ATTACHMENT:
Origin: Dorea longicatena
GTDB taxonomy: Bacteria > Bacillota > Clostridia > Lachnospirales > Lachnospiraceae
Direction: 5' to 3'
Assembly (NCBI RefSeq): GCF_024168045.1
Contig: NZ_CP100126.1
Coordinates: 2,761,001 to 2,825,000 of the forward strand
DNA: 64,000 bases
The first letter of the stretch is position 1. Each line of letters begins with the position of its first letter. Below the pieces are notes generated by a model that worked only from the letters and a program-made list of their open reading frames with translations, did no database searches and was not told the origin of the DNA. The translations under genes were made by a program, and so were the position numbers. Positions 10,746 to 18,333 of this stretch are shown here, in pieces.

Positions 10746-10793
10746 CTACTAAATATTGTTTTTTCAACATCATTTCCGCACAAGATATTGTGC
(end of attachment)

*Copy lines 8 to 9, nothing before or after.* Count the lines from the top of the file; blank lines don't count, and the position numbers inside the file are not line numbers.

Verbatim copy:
The first letter of the stretch is position 1. Each line of letters begins with the position of its first letter. Below the pieces are notes generated by a model that worked only from the letters and a program-made list of their open reading frames with translations, did no database searches and was not told the origin of the DNA. The translations under genes were made by a program, and so were the position numbers. Positions 10,746 to 18,333 of this stretch are shown here, in pieces.

Positions 10746-10793